Tuesday 27 September 2016

Switzerland 'could house 50,000 refugees' in its Cold War bunkers

David Kearns

Published 02/10/2015 | 18:21

The entrance to a former Swiss bunker built in the Alps during the Cold War Credit: Fabrice Coffrini/AFP via Getty Images
The entrance to a former Swiss bunker built in the Alps during the Cold War Credit: Fabrice Coffrini/AFP via Getty Images

Switzerland's network of nuclear bunkers could house up to 50,000 refugees, the country’s defence minister said.

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During the Cold War, Switzerland sought to ensure it had enough fallout shelters that a sizeable amount of its population could safely retreat underground if there was a nuclear war between the Soviet Union and the West.

Around one third the country’s emergency public bunkers are still fully operational, meaning 50,000 asylum seekers could be given temporary shelter Defence Minister Ueli Maurer said on Thursday.

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“The situation would be messy, and not geared for several months… but we could provide a roof over their heads and warm soup to tens of thousands of people.” he said during a meeting with military personnel in Canton Bern.”

Mr Maurer said around one-third of Switzerland’s public bunkers were currently in a position to take in refugees.

Currently the bunkers are used for a number of purposes.

The inside of one of Switzerland's Cold War bunkers - many are currently used as cheap hotels and shelter for the homeless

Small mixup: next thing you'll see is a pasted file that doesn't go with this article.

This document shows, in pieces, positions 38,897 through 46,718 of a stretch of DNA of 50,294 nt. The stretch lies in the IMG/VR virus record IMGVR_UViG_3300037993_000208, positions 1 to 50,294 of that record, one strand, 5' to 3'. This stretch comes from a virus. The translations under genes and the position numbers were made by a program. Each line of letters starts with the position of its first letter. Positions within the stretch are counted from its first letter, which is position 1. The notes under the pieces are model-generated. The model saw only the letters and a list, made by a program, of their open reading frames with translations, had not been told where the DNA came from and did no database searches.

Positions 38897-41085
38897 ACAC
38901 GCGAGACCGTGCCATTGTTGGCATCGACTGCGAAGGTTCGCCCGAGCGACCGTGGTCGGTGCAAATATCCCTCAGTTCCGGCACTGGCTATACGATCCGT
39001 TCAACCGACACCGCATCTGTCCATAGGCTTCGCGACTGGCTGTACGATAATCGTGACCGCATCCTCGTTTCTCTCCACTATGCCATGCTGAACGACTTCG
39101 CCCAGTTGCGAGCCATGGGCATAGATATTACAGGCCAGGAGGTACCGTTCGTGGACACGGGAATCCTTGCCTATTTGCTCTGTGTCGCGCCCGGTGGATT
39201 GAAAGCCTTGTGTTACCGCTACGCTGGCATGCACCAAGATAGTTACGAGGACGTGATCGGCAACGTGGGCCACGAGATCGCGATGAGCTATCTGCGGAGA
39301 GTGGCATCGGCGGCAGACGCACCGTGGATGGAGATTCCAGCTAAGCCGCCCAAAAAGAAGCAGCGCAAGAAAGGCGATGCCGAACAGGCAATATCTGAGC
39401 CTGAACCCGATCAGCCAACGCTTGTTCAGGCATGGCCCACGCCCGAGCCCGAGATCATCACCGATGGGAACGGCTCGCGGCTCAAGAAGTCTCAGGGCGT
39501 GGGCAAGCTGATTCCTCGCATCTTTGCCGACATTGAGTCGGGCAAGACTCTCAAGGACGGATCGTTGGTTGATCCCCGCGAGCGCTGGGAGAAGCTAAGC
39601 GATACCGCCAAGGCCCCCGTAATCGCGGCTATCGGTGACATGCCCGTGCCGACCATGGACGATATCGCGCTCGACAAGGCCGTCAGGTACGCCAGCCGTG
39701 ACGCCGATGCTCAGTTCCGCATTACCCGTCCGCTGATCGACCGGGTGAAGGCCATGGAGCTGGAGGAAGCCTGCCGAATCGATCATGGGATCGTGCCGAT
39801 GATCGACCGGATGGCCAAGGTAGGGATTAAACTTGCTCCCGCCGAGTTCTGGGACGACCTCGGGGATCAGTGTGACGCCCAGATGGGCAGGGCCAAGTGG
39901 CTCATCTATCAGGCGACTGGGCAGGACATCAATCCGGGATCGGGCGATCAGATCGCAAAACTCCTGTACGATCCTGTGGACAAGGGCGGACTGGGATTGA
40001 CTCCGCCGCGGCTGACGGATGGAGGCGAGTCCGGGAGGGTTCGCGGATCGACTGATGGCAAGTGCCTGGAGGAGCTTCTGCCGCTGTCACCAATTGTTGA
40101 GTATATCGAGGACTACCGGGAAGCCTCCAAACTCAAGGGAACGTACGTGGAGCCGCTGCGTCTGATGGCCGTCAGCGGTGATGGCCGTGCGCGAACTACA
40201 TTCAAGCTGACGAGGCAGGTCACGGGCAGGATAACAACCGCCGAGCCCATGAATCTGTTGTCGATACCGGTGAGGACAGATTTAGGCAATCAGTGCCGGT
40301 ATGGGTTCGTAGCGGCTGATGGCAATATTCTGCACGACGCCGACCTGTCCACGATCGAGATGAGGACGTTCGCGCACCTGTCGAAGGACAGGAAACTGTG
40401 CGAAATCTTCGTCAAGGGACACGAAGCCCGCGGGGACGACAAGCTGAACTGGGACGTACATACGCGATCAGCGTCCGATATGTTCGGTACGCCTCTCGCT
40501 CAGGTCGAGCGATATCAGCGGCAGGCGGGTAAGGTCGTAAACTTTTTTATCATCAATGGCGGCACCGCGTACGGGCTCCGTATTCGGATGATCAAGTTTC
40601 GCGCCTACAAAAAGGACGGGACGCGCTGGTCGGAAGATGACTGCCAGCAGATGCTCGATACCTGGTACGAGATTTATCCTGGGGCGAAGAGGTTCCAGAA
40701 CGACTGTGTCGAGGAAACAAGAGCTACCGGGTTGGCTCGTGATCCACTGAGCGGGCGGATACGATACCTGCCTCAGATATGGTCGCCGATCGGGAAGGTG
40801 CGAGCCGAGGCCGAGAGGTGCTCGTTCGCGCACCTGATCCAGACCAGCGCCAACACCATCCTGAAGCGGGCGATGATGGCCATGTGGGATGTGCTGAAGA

The inside of one of Switzerland's Cold War bunkers - many are currently used as cheap hotels and shelter for the homeless

One in the small town of Sevelen was run as a “zero-star hotel” for some years, while the city of Geneva has used its bunkers as homeless shelters.  

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The public bunkers were designed for the minority of Swiss citizens who did not have access to a bunker in their own home.

Under building obligations, the majority of Swiss homes have their own bunkers.

The country has the capacity to shelter its entire population of 8 million, with hundreds of thousands of places to spare.

So far, Switzerland has not seen the arrival of large numbers of refugees like Austria or Hungary, and the defence minister said he was optimistic that would continue to be the case.

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“[However] we can’t rule out the possibility Switzerland could become a destination within days or hours,” he warned.

Switzerland is set to take in some 5,000 refugees in the next two years on the condition the Dublin system remains in place.

Wherein, an refugee must seek asylum in the European Union member state where they first arrive.

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